I've just installed MySQL (same version as you've listed) using Homebrew and encountered problems similar to yours.
I will note that my copy of Homebrew is probably not healthy;
brew doctor continues to give me warnings, especially about some alleged installation of MacPorts or fink, and I plan to re-image this old box from scratch at some point.
That said I hacked my way through the problem using the following:
# From the `brew info mysql` command's output:
mysql_install_db --verbose --user=`whoami` --basedir="$(brew --prefix mysql)" --datadir=/usr/local/var/mysql --tmpdir=/tmp
(That's only three commands; ignore the # comment if you paste these into your terminal).
From there I ran
mysqld_safe --skip-grant-tables in one terminal and, from another, connected to that server using
mysql -u root. From there I ran:
UPDATE mysql.user SET Password=PASSWORD('**MY_NEW_PASSWORD**') WHERE User='root';
Exit out of the server session by clicking Ctrl-C and then I killed
mysqladmin -u root -p shutdown and restarted
MySQL with Homebrew's link:
That seems to have done the job. I don't know whether it will automatically start MySQL when I restart my Mac; but I don't want that anyway. If that works for you it should be enough to get you into the tutorial itself. You might have to open a terminal and run
mysql.server start every time you want to work with your databases, of course ... and I'll let you search on adding it to
launchctl on your own if that's what you want).
Note the part about running
mysqld_safe --skip-grant-tables is a way of "breaking in" to your MySQL databases, enabling you to locally connect as the 'root' (MySQL super-user or admin) without knowing the old password). Other posts here on SO suggest that Homebrew should have set up the directory and set the initial password to "new-password" for you.
The UPDATE command I've shown here is part of the conventional process by which any MySQL admin would force a password recovery for any MySQL system where the root password had been lost. The database named "mysql" stores MySQL's own management tables, and the "user" table within that has columns for "Password" and "User." The PASSWORD() function takes plain text (the password as you intend to type it) and hashes it ... which is to say it performs a complex set of mathematical operations on a numerical encoding of the string/text which is similar to a "checksum." MySQL stores such hashes in the Password column of mysql.user rather than the plain text of the password itself.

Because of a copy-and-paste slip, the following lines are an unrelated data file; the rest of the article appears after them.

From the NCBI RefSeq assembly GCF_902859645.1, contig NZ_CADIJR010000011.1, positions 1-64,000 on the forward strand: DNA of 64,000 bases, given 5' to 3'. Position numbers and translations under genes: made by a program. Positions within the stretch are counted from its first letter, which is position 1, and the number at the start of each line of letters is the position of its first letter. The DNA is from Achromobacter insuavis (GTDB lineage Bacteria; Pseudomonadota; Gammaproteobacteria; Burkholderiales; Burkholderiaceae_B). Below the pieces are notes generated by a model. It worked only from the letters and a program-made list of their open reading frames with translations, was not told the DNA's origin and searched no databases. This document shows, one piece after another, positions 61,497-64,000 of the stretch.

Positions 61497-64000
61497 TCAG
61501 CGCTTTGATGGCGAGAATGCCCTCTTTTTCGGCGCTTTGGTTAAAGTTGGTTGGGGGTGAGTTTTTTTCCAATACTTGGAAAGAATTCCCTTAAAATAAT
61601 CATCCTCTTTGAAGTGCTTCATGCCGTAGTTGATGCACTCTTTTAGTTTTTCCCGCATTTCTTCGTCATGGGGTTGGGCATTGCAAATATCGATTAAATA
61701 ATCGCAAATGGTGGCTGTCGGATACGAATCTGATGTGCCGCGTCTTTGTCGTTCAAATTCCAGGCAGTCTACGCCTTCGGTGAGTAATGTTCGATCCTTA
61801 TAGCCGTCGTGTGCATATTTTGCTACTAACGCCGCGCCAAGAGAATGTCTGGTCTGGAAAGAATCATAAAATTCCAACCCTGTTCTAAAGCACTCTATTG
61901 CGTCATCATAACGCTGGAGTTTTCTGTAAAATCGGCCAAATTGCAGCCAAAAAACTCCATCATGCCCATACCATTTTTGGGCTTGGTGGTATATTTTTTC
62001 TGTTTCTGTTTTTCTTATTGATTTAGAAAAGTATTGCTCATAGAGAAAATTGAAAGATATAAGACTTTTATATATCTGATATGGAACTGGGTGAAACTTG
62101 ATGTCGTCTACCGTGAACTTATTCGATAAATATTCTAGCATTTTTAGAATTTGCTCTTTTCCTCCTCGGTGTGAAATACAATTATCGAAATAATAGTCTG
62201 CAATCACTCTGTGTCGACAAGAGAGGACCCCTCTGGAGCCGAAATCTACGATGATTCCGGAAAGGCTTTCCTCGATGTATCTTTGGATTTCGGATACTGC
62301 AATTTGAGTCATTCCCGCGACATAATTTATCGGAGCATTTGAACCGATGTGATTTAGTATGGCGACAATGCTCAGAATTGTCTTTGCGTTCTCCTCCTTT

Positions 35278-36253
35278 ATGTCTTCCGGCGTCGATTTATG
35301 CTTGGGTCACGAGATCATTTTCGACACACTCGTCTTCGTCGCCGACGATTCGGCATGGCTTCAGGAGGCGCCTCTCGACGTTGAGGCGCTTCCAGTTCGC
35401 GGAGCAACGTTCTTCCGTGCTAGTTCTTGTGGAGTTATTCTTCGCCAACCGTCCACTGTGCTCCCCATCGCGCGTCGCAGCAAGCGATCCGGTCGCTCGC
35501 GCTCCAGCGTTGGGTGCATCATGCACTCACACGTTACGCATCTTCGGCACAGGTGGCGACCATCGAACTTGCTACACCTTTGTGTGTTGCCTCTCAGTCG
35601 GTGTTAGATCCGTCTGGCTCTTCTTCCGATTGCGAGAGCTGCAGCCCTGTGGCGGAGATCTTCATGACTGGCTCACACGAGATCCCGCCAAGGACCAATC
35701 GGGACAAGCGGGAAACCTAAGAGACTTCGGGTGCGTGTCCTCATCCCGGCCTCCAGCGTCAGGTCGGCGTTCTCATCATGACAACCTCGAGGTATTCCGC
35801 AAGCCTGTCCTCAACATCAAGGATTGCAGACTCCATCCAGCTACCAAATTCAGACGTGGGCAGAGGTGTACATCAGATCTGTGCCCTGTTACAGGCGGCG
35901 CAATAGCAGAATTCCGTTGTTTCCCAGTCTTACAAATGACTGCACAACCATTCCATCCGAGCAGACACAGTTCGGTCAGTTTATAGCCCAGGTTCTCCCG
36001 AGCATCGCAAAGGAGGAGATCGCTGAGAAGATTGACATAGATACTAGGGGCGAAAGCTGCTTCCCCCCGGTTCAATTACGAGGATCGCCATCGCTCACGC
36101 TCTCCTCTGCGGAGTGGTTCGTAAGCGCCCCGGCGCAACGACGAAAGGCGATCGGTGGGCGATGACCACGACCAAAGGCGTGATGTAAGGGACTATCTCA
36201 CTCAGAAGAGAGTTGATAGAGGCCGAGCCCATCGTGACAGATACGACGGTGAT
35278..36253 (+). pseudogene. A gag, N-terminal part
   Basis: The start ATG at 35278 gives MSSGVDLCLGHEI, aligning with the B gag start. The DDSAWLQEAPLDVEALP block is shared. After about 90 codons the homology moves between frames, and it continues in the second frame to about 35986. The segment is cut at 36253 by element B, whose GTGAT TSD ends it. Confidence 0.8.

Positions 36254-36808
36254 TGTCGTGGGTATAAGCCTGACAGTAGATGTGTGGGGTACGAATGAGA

Password hashing is a feature of almost all operating systems, database systems, and most other system and applications where passwords are used. If you eventually write web applications then it's very likely that you'll use some sort of hashing function for storing and checking passwords.
As I said, I use the command
brew info mysql to get some suggestions about how to "fix" the installation of MySQL; you can use that command for any other stuff that you install through Homebrew if it doesn't seem to be working as you expect.
Heres' the other StackOverflow article which I used for further help: http://stackoverflow.com/questions/4359131/brew-install-mysql-on-mac-os
I have intentionally over-explained some of these details because you've expressed that you are very novice at all of this.
(One of these days some really experience SO participant is going to tell me the preferred way to cross-link to other SO questions, answers, and comments).